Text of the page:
Monthly Archive for April, 2010

Why I like Prototype?

Lately I have read articles which were comparing, bashing and dissecting multiple Javascript libraries (or framework, but I wouldn’t go that far with their definition). And as each of those articles took a side for their favorite and disregarding the others. I as well would like to show my appreciation to my favorite Javascript library Prototype, and this without bashing the other ones.

So what do I like about Prototype?
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sed & awk

sed & awk (2nd Edition) by Dale Dougherty and Arnorld Robbins is one of those books that deserves it’s special place on the bookshelf of any developer, system administrator or Unix enthusiast.

Initially I have bought the book to enrich my knowledge on text/stream/input parsing and reporting, a field where before I have used Perl or other scripting languages to accomplish the task. The main reason I decided to make the switch is because in most cases I have to accomplish a specific parsing/reporting task just one time, where using Perl would have been an overhead.

Aside from the main topics of the books, I did find very useful the special chapter dedicated to regular expressions. Prior to reading the book I used only PCRE and always had a bad time when grep was not compiled with support for them. But not anymore, because as I said the book has an entire chapter on them describing the POSIX regular expression and the extended regular expression set.

As the rest of the book goes, it is easy to read and follow diminishing the time I needed to assimilate the content of it to two days.

Of course in those two days I have neglected the last chapter where the full potential of awk is unleashed, because to be frank I don’t think I’ll be in the situation to do such applications in these languages.

Altogether a great book, well written, with succinct examples that will kick-start your way of parsing text from the point you read it onward.

A thing or two about Postfix log analysis

In the last couple of days I had to work on a parser for our email server which uses Postfix; and while it was my first time when I had anything to do with Postfix logs there are a couple of things I’d like to share to the ones that are starting just now with them.

As with often encountered log parsing necessities, the requirements for my task where so distinctive that I couldn’t use any of the Postfix logfile analysis tools it has to offer.

If you are reading this article because you need to parse Postfix log files (and most certainly that is the case), than I would highly recommend to analyze the provided list of tools before moving forward. While parsing logs is not a trivial task, it does take some time before getting it right.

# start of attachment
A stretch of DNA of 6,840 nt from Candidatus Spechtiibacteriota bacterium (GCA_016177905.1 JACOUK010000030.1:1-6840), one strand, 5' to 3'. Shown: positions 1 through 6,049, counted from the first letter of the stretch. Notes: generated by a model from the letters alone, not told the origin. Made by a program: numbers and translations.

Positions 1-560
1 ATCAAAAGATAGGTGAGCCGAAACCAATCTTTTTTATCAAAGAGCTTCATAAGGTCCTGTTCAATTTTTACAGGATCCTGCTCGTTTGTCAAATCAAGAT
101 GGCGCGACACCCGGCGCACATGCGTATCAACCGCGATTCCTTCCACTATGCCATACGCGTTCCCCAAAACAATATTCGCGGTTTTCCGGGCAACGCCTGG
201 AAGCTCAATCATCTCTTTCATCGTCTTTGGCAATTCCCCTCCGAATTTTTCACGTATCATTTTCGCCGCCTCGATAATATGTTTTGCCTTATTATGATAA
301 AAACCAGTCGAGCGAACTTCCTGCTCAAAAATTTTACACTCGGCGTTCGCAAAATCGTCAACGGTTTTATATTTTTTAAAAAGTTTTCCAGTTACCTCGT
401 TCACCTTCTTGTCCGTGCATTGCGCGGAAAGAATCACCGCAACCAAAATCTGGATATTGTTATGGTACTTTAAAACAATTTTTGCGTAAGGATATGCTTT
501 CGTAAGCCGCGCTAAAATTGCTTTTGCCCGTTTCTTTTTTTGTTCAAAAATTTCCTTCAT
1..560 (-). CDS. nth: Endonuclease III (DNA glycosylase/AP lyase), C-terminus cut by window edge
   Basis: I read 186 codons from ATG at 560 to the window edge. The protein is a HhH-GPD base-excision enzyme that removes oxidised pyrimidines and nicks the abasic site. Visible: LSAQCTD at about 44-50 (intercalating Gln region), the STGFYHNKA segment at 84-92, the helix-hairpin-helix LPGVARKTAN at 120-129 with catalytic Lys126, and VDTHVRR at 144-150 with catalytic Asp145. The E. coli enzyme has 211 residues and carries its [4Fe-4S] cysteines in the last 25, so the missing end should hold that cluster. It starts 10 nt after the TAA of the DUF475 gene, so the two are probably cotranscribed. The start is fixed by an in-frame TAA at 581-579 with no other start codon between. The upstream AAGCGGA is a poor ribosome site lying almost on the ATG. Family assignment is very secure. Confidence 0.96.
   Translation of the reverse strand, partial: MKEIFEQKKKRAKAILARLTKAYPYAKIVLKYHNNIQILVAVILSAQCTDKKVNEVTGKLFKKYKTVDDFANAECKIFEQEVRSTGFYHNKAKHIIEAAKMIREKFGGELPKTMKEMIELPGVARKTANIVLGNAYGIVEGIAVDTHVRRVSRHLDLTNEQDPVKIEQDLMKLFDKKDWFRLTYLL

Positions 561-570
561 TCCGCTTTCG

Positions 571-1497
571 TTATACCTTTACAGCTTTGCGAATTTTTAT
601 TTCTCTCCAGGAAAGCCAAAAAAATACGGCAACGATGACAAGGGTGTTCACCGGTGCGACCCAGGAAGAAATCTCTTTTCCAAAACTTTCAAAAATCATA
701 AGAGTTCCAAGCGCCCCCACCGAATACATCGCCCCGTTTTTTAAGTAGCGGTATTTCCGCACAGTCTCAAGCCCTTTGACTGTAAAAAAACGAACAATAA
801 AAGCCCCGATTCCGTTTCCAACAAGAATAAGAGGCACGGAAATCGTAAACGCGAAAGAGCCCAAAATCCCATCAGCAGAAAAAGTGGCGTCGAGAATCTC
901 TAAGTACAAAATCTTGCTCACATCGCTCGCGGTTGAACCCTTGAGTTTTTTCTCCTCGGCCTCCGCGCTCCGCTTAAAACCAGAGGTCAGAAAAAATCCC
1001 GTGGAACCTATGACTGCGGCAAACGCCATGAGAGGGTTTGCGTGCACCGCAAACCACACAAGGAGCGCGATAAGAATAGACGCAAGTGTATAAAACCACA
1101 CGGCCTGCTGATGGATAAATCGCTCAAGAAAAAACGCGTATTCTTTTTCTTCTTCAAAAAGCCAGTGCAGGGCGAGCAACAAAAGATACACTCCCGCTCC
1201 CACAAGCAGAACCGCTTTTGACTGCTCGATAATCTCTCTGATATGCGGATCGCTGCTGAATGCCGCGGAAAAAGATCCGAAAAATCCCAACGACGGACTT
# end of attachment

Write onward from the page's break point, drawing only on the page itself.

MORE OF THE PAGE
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Search Patterns: Design for Discovery

Last month I have bought the book Search Patterns: Design for Discovery by Peter Morville and Jeffrey Callender and today I’m here to share some words about it.

The book does not have any insight on how to build search boxes, implement searches or what technology to use; instead it helps you discover how, why and where people search. It is a book that is both inspirational and eye opener. The book goes through the most common problems users bump into when searching, filtering, navigating and ways these problems can be solved, or are solved currently to a level of degree.

The examples in the book are based on real world examples, and while they show good practices (and in most cases Amazon is presented as the most serious UX provider) by various websites and mobile applications, in a follow up edition (if any) I think Thunderbird 3 would merit it’s place in there, given the way the developers have improved it’s searching interface.

Bottom line: it is a book I would recommend to anybody who uses the internet.

The patterns, diagrams and the first chapter as well can be found the books official website.

Do comunities kill good developers?

Recently I have been asked to join a local community of developers, which I refused. The moment I did that they instinctively, as with any other occasion that you refuse someone, asked me for a reason. While I hadn’t had any obligation to answer their question, I quickly replied Communities are bad! throwing them in a swirl of confusion.
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